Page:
By: Joseph Simonson – washingtonexaminer.com – March 03, 2020
Bernie Sanders is no longer the juggernaut the Democratic establishment once feared.
Just weeks ago, after pulling out a popular vote victory in Iowa, a narrow win in New Hampshire, and a rout in Nevada, the Democratic primary almost looked all wrapped up. The race may not yet be over, but Sanders has proven he is far from unstoppable.
Former Vice President Joe Biden’s resounding victory in South Carolina meant that Sanders was back on the defensive in Texas and several states in the Deep South. Despite spending months on black outreach, Sanders, 78, was unable to improve substantially upon his support in states such as North Carolina, which he won in 2016. In many of those states, Sanders performed worse in many of those states than he did in 2016, when he was on the losing end of a challenge to Hillary Clinton.
His numerous campaign events in Virginia didn’t stop Biden there either, nor did his last-ditch effort to bring a win in Minnesota, a state he won by double-digits during his last White House bid. The case was the same in Oklahoma, meaning Sanders is on track to win fewer states in 2020 than he did four years ago.
During a speech in Los Angeles on Tuesday night, Biden declared the race “might be over” for Sanders.
“Just a few days ago, the press and pundits said this campaign was dead,” he said. “We were told when it came to Super Tuesday, it’d be over. I’m here to report we are very much alive. Well, it might be over for the other guy,” the former vice president said Tuesday night.
Although all indications show that he pulled out a win in California, no one should expect final results for weeks at the earliest because of the sheer volume of early votes that need to be tallied. Sanders’s exact delegate lead may not be finalized until after the next wave of primary states on March 10.
And Sanders seems prepared to take his fight all the way to the Democratic National Convention in Milwaukee from July 13-16. His campaign has announced a large expansion of its get-out-the-vote apparatus in the 10 other delegate-rich states that vote later this month.
When he addressed supporters in Burlington, Vermont, in the evening, Sanders kept his fire on Biden.
“You cannot beat Trump with the same old, same old kind of politics,” he said, adding that “I tell you with absolute confidence: We are going to win the Democratic nomination.”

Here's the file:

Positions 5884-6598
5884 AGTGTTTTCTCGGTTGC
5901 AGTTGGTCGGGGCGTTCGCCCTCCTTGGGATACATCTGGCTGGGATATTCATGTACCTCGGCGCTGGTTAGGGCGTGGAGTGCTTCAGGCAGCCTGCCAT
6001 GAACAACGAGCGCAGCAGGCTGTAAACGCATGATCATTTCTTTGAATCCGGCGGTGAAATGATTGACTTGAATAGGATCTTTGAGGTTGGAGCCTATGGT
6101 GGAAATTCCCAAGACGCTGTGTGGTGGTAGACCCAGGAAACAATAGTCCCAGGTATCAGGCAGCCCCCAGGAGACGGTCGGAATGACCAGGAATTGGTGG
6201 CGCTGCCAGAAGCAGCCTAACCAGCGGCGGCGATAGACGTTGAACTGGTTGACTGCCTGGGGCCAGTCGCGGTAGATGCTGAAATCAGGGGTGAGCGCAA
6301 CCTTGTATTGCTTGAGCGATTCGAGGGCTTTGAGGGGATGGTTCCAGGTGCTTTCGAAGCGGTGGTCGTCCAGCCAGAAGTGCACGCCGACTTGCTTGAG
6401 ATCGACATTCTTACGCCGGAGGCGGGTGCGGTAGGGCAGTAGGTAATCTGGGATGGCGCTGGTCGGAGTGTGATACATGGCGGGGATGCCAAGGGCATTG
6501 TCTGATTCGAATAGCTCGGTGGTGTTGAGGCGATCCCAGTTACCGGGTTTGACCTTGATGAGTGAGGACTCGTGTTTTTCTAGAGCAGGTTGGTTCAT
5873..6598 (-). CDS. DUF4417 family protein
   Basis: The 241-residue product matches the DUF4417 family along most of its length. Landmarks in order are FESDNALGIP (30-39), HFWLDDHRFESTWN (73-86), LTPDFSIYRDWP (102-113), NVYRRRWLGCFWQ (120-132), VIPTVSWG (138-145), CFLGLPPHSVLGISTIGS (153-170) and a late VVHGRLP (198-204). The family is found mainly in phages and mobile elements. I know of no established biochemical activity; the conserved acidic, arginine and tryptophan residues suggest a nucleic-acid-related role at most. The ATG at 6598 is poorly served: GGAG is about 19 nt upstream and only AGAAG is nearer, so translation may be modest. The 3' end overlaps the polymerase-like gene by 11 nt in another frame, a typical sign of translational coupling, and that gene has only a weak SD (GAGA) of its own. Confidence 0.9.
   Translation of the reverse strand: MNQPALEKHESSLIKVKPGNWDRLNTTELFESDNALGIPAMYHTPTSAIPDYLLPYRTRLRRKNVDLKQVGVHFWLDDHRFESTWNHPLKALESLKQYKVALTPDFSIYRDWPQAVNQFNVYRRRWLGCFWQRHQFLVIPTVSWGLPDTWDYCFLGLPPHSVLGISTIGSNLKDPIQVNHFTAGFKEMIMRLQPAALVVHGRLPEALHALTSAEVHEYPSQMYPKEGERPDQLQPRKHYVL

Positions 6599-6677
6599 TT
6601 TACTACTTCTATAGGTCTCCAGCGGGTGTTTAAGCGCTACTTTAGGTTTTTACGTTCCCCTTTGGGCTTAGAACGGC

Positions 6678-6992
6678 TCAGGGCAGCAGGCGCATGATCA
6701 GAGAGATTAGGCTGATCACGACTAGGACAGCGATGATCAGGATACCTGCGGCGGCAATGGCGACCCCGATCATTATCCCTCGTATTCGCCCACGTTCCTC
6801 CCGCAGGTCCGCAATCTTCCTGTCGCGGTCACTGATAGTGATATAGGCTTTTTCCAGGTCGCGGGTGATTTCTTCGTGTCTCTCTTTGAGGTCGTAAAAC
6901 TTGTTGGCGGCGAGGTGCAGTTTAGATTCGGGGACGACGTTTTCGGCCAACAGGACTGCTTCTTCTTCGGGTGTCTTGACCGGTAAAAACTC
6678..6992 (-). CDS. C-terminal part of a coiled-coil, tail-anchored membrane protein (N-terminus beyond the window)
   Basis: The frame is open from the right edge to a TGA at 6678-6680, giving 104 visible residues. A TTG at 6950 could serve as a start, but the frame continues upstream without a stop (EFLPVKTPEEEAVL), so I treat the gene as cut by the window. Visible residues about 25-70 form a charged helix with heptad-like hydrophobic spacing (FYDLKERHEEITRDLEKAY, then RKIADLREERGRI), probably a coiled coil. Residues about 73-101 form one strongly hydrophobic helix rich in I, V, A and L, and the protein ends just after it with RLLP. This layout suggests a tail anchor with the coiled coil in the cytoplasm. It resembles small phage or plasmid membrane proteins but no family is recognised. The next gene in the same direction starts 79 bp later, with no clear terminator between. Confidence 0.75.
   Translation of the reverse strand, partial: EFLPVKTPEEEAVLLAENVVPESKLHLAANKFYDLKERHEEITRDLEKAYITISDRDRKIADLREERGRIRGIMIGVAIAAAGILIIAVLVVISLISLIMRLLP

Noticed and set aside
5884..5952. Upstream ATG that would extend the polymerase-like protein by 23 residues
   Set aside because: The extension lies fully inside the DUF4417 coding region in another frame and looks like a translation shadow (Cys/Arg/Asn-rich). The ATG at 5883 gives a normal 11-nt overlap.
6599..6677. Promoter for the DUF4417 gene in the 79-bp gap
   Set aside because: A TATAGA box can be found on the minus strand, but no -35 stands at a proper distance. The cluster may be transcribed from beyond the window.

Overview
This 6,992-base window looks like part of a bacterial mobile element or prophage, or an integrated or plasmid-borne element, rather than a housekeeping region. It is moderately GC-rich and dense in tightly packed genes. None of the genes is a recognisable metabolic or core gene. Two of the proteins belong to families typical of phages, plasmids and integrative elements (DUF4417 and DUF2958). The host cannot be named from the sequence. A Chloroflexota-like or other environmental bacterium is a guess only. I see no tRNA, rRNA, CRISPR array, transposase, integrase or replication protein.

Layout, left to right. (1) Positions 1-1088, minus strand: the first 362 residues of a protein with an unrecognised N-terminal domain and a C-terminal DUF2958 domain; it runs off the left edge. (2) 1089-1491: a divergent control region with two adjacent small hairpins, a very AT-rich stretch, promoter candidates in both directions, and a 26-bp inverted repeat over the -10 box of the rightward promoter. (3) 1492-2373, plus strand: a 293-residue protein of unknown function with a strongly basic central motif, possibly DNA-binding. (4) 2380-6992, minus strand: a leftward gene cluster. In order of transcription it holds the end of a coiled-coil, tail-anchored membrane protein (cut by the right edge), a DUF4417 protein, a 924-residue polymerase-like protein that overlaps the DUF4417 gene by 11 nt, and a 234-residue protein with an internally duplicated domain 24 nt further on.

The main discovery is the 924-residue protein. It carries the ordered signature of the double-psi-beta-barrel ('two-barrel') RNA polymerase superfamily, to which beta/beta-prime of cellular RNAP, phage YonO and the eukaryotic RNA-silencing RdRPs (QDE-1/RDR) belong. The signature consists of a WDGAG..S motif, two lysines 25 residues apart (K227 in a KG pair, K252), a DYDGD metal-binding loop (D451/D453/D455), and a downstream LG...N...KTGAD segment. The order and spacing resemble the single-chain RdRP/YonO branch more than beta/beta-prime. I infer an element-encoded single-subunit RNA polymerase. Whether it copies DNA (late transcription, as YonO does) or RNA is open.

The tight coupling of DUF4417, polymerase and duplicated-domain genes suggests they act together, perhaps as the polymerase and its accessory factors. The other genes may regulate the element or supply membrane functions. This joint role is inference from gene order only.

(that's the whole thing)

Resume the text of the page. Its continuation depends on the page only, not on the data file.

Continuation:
On Tuesday, Sanders’s speechwriter, David Sirota, released a memo to the public outlining its new “phase” against Biden.
“However, with Biden bankrolled by a super PAC and boosted by billionaire donors, the primary is far from over. We are now entering the phase of the primary in which the differences between Bernie and Biden will take center stage,” says the memo, authored by Sanders campaign manager Faiz Shakir and senior aide Jeff Weaver. “These differences make clear that the choice between these two candidates is stark — it is a choice between the party’s core economic and social justice agenda and the Washington establishment’s agenda that aims to protect and enrich the wealthy and well-connected. The differences also spotlight how Bernie’s agenda is a far more popular general election agenda than Biden’s.”
The memo then gives a glimpse of how Sanders plans to hammer Biden on his record of voting for the Iraq War authorization and entitlement spending, signaling a more aggressive push from his campaign as the inevitability of his candidacy is threatened.
On Wednesday, Sanders will travel from Vermont to Phoenix for an evening rally in the evening. Arizona holds its primary on March 17 and awards 78 delegates. He lost the state in the 2016 primary to former Secretary of State Hillary Clinton, earning just over 41% of the vote.
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